Divorce affects everyone differently. There is no right or wrong way to cope with the tidal wave of emotions that hit you when you are coping with divorce. There are stages that are very common for individuals to progress through and they are comparable to the stages that someone goes through when they lose someone they love to death.
It brings a small modicum of comfort to have some idea of what you can expect to feel as you go from one day to the next during this tumultuous period of your life. In much the same way as grief and mourning, it is common to go back and forth from one stage to another. Some people stay in certain stages longer than others. Some stages will be easier to make your way through than others. As you cope with what is happening to you, keep in mind that eventually you will come through all of the stages. Healing, hope and the promise of new beginnings will then await you on the other end.
The emotional stages of divorce include:
- Roller Coaster
- Letting Go
Let us take a look at each one of these stages.
No one wants to believe that this could be happening to them. In the denial stage you refuse to believe that you are facing the end of your marriage and you look for ways to convince your spouse not to leave you. The feeling of being out of control makes you feel wretched and you fight it with all of your might.
A feeling of numbness as well as panic and rage will overtake you at this stage. Fear will assail you and you will alternate between feeling despair at the ending to your marriage and still hoping that there is a solution to be found.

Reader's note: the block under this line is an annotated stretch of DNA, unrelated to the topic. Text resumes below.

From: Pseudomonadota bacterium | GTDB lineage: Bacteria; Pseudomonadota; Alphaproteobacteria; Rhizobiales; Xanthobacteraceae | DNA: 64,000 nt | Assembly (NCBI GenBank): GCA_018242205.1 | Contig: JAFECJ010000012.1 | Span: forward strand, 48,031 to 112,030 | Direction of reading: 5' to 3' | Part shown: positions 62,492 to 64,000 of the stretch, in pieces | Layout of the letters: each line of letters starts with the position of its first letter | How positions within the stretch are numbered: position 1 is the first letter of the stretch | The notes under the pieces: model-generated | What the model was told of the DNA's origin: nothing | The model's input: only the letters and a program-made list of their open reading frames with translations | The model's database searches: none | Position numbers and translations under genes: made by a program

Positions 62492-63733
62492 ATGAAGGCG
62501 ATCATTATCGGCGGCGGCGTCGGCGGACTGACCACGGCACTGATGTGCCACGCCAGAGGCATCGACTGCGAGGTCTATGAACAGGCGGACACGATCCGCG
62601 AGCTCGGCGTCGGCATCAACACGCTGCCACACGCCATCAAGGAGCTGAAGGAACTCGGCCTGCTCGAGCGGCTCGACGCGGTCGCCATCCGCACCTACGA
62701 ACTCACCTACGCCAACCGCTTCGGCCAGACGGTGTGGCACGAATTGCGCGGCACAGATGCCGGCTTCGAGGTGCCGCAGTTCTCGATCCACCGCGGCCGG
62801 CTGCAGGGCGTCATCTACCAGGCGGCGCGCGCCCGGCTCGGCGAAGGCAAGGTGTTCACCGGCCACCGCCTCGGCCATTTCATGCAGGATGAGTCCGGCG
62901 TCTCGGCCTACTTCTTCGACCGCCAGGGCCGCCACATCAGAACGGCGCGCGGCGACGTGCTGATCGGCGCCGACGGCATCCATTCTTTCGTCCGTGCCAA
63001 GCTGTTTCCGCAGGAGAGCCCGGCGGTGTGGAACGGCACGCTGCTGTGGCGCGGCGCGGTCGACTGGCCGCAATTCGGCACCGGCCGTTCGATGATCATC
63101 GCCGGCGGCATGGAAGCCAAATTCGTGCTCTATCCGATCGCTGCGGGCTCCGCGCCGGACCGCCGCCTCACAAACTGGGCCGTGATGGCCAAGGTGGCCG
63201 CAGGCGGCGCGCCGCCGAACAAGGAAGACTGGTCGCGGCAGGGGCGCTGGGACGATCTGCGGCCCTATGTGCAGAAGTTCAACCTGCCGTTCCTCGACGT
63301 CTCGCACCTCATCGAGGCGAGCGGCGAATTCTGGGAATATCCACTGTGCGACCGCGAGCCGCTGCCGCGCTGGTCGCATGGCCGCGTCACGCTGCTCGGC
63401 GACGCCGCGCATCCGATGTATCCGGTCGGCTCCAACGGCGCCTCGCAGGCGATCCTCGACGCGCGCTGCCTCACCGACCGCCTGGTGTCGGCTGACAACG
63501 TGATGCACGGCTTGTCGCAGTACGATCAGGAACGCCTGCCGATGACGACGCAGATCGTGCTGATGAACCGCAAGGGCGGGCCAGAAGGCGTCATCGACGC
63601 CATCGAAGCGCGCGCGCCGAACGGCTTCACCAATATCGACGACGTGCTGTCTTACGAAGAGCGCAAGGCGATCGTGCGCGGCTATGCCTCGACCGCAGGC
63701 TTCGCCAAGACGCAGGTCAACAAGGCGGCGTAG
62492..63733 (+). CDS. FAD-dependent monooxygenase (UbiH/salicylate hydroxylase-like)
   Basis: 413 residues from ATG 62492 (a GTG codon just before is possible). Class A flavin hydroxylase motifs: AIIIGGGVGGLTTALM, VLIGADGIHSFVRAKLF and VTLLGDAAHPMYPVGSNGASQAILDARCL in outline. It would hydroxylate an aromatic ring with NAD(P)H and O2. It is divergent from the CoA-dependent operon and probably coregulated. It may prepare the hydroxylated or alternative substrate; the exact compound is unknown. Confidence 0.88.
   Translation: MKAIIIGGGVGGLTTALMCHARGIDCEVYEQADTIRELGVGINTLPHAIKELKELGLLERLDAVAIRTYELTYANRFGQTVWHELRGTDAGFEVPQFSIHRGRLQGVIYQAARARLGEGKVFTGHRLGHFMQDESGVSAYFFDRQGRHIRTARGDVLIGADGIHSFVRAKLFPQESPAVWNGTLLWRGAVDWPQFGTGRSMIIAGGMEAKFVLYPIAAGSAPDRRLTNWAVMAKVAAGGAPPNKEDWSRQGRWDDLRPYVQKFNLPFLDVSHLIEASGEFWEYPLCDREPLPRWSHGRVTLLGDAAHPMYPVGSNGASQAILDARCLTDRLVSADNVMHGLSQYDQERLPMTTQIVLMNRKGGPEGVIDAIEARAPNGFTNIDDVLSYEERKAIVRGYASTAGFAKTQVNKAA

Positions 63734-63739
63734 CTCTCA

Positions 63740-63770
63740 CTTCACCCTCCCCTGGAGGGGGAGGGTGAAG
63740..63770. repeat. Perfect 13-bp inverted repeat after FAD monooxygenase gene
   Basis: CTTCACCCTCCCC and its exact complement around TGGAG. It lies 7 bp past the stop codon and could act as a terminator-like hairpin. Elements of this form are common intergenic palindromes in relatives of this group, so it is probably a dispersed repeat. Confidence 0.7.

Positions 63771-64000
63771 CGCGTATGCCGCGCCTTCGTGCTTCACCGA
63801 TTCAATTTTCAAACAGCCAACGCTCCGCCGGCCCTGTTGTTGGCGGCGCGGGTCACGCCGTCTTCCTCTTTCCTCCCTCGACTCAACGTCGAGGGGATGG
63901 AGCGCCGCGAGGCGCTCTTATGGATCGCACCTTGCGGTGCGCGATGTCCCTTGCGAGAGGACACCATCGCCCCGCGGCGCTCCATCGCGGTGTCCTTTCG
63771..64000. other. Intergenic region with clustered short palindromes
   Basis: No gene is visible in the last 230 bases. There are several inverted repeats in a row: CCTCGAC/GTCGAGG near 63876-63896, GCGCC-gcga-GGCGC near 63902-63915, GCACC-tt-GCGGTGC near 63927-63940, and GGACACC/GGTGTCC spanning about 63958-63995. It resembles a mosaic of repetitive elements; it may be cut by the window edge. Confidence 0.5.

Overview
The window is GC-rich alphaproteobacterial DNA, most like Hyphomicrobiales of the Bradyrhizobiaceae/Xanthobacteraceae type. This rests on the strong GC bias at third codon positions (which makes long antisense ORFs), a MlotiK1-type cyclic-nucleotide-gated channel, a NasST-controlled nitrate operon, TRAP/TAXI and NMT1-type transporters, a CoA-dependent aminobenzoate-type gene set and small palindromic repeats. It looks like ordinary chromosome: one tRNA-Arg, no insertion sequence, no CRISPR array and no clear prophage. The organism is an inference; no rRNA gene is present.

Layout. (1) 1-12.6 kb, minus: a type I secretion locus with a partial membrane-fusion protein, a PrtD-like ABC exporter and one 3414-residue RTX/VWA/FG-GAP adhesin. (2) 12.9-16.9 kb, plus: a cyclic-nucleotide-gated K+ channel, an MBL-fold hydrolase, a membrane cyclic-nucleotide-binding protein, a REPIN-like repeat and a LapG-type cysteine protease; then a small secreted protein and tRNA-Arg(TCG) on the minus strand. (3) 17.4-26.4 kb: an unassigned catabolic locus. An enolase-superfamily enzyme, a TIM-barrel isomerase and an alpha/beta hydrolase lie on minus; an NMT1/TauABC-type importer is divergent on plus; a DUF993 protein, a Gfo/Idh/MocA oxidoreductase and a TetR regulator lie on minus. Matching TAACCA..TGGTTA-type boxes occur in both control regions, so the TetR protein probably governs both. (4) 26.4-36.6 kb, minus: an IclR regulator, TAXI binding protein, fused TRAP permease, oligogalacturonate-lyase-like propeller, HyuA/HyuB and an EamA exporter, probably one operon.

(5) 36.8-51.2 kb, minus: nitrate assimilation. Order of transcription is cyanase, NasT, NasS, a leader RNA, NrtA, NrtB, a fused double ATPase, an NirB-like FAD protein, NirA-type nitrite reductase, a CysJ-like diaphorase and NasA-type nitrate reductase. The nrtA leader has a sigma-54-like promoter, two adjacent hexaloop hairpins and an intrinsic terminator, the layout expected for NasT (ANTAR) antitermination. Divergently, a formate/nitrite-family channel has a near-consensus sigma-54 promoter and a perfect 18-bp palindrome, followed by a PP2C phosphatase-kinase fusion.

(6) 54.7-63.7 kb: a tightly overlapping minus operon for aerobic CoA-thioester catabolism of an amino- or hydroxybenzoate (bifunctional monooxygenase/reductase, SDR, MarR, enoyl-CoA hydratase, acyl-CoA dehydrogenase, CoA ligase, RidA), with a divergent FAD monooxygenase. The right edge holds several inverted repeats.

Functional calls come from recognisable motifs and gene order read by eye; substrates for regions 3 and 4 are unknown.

Your emotions will be all over the place at this stage. One minute you are imagining that your spouse never really loved you and then you are going over every last detail of the past few months. This is the stage where you mentally revisit many aspects of your marriage. Depression often sets in at this stage and crying is often a major by-product.
At this stage you still have hope that you can save your marriage. You are willing to do anything it takes to hold onto your spouse, even if it means changing who you are. This is the stage where you come to learn that you are not capable of controlling the emotions, thoughts or behaviors of other people.
This is the stage where you come to the realization that what is done is done and your marriage really is over. At this stage you are able to admit your part in the failure of your marriage, and your ex spouse is not the enemy he or she appeared to be earlier on in the stages. This is the stage when you begin to start to feel like you again. You feel your sense of empowerment returning and there is a glimmer of hope for the future.
You are no longer obsessing at this stage. Your equilibrium is returning and so is the feeling that your life holds possibilities. At this stage you begin to make plans for your life and you begin to grow. You are now able to move forward and to embrace your strengths and talents. You realize that there is such a thing as life following divorce.